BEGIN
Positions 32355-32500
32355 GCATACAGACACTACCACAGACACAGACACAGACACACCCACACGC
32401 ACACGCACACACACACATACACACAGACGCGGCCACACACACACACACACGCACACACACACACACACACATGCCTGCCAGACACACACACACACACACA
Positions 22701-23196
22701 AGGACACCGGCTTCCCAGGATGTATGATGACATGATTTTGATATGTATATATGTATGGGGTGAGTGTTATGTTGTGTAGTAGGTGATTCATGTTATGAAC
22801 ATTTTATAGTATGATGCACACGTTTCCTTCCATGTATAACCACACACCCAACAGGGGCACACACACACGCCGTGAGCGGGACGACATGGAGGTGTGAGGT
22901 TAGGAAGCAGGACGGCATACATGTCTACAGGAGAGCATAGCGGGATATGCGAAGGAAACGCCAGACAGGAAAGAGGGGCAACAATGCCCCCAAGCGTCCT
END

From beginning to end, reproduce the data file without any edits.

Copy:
Positions 32355-32500
32355 GCATACAGACACTACCACAGACACAGACACAGACACACCCACACGC
32401 ACACGCACACACACACATACACACAGACGCGGCCACACACACACACACACGCACACACACACACACACACATGCCTGCCAGACACACACACACACACACA
Positions 22701-23196
22701 AGGACACCGGCTTCCCAGGATGTATGATGACATGATTTTGATATGTATATATGTATGGGGTGAGTGTTATGTTGTGTAGTAGGTGATTCATGTTATGAAC
22801 ATTTTATAGTATGATGCACACGTTTCCTTCCATGTATAACCACACACCCAACAGGGGCACACACACACGCCGTGAGCGGGACGACATGGAGGTGTGAGGT
22901 TAGGAAGCAGGACGGCATACATGTCTACAGGAGAGCATAGCGGGATATGCGAAGGAAACGCCAGACAGGAAAGAGGGGCAACAATGCCCCCAAGCGTCCT